What he must improve on: This season his stuff has taken a little bit of a step backwards and his consistency has, too. In 2021 he walked 33 batters in 98.1 innings, but this season he’s already walked 40 in just 71.1 innings. The walks absolutely have to return to the levels he showed last year if he’s going to be a big league starting pitcher.
6. Jay Allen | OF | Daytona Tortugas
Why he is here: Similar to Matt McLain, he’s capable of doing a little bit of everything. He hasn’t shown the same kind of pop yet, hitting 12 doubles, 2 triples, and 2 home runs in 60 games in the first half. But he’s also just 19-years-old and he’s playing in the most pitcher friendly league in all of the minors. He’s stolen 27 bases already this season while being caught just 6 times. He is currently on the injured list with an oblique injury.
What he must improve on: There’s more power in there and you’d like to see that start to show up in games. At his age there’s not much concern about that yet. He’s also hitting just .230. There’s no strikeout issue here, so just finding a way to pick up a few more hits along the way would be beneficial.
7. Chase Petty | RHP | Daytona Tortugas
Why he is here: He’s pitched well this season, posting a 3.38 ERA in 56.0 innings while walking 18 batters and striking out 54. He’s got plenty of stuff to back up those numbers, too, with a plus fastball and breaking ball to go along with an improving change up.
What he must improve on: The Reds haven’t asked Petty, who celebrated his 19th birthday the first week of the season, to pitch deep into games yet. Out of his 15 games this season he’s topped 70 pitches just four times and only recorded an out in the 5th inning three times. That’s not necessarily on him, but throwing deeper into games is an area he will have to show he can do moving forward when it’s asked of him.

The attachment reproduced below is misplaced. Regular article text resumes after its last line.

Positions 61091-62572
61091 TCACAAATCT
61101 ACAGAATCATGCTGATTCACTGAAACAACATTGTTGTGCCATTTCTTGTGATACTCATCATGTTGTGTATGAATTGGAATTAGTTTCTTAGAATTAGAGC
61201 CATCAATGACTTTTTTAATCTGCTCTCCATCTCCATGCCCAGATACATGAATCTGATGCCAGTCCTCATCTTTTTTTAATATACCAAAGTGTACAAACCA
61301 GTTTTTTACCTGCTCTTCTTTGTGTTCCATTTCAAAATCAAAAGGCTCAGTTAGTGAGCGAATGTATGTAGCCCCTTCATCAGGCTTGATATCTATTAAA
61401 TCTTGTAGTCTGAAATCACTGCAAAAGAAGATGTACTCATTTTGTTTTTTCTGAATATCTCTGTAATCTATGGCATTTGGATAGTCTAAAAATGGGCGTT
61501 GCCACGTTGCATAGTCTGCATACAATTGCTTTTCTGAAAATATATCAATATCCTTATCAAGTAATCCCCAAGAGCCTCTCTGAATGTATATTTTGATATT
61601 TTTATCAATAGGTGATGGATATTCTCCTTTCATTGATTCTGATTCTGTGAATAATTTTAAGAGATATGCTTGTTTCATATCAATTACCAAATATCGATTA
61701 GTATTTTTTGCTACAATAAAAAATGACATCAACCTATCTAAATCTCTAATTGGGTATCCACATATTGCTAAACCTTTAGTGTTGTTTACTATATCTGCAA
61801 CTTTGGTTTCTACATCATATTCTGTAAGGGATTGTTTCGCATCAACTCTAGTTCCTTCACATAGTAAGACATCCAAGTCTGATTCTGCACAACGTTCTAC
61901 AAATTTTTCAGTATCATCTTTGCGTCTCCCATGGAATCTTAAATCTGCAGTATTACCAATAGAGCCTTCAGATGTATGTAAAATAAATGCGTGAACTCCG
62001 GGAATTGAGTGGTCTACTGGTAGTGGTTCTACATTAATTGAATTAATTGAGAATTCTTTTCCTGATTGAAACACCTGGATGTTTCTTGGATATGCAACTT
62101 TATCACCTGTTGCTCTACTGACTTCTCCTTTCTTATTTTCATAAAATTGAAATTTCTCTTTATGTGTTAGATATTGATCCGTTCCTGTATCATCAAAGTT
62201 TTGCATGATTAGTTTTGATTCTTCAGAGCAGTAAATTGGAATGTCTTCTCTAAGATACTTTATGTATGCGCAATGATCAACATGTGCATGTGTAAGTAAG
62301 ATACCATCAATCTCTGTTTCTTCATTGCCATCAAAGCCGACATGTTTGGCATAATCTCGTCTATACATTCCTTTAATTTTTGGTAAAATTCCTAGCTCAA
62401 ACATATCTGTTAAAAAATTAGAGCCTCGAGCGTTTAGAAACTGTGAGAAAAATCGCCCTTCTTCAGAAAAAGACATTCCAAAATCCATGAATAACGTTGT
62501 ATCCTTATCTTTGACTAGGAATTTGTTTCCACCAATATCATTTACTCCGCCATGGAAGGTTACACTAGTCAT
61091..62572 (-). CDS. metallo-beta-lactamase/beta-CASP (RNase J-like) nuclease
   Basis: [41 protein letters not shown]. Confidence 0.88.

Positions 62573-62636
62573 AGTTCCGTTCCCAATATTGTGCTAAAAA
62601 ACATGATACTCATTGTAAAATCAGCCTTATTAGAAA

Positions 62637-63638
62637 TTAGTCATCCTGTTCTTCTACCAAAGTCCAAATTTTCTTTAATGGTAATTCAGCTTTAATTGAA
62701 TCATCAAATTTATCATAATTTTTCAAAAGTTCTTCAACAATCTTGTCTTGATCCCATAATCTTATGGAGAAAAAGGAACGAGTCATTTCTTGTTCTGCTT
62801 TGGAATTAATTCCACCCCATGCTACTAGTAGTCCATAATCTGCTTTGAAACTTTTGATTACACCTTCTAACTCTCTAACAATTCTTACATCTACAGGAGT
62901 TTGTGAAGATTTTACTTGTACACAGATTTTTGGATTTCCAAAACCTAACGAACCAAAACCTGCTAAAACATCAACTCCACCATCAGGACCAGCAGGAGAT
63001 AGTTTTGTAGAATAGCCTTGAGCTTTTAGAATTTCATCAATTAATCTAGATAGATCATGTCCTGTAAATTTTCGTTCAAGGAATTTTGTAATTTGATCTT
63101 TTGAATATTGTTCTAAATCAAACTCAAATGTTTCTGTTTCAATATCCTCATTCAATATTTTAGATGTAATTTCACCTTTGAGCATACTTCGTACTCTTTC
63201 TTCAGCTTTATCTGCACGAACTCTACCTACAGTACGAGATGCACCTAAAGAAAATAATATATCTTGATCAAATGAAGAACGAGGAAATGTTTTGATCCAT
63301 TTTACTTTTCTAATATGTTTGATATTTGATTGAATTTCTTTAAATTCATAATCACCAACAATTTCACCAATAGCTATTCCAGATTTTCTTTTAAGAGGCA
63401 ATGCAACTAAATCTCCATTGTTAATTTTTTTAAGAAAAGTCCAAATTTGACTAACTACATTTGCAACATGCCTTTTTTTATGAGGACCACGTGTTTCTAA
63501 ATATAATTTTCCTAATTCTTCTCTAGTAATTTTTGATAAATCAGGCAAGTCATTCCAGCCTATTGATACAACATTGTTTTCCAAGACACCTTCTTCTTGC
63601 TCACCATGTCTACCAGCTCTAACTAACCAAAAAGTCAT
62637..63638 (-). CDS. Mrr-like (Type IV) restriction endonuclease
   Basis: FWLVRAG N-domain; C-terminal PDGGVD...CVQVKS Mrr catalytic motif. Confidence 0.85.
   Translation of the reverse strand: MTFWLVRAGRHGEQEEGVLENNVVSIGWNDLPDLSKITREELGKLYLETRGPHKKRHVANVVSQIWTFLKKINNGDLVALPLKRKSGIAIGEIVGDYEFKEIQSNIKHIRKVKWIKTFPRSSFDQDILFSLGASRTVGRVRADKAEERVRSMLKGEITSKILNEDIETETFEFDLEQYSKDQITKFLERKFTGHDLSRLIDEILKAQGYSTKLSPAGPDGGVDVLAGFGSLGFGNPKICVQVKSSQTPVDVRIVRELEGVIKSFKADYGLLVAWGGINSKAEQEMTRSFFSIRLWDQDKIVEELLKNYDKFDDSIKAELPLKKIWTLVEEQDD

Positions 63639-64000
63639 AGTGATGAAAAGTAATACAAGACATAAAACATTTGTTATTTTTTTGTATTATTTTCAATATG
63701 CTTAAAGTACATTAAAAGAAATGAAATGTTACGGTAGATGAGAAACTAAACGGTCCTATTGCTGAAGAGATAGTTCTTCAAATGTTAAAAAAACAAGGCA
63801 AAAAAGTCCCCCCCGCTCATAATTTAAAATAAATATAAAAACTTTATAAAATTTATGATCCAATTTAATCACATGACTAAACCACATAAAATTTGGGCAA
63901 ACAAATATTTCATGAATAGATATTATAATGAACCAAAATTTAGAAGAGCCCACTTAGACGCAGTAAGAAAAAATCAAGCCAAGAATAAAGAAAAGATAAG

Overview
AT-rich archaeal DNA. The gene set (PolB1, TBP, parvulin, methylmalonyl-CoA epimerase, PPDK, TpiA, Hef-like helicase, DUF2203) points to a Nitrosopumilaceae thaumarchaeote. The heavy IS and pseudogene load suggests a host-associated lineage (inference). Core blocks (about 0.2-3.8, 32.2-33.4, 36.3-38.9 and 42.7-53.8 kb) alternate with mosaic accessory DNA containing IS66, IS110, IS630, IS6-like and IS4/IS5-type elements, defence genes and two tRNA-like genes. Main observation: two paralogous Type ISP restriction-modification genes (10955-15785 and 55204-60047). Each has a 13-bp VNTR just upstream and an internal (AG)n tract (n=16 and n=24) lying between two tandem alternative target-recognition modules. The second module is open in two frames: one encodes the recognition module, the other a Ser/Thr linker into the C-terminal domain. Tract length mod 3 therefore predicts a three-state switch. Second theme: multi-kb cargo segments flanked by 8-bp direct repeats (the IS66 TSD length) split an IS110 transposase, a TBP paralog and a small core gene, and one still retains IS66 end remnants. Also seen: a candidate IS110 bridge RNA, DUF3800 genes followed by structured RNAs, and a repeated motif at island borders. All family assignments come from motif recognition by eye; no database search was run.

8. Andrew Abbott | LHP | Chattanooga Lookouts
Why he is here: One of the early season breakouts, Abbott dominated in Dayton, posting a 0.67 ERA in his first five games before being promoted to Double-A. He had a terrible start on June 18th where he allowed eight runs in 0.2 innings for the Lookouts. Outside of that start he’s been quite good for Chattanooga, but that outing really skews the numbers in his other eight outings since his promotion.
What he must improve on: It’s tough to pinpoint a specific area that he needs to truly improve upon. He shows good control, but his command could be better. That’s nit-picking a bit, but he’s fairly polished.
9. Allan Cerda | OF | Chattanooga Lookouts
Why he’s here: Allan Cerda does a whole lot on the field. He’s hit 15 doubles, a triple, and 16 home runs in 69 games this season. He’s walked 48 times and has a .379 on-base percentage. And he’s a strong defender in center with a big time arm.
What he must improve on: He’s hitting just .227 on the season and he’s struck out 100 times in 280 plate appearances. There’s a lot of swing-and-miss happening and it’s making it difficult to hit for average. That’s been a problem throughout his career. When he hits it, he makes it count, but he needs to improve his rate of contact
10. Christian Roa | RHP | Dayton Dragons
Why he is here: There are times when Christian Roa looks very good on the mound, showing off four average to better pitches that give him a shot to be a solid big league starting pitcher. His velocity has picked up this season compared to last year – at least when it comes to where he’s sitting at.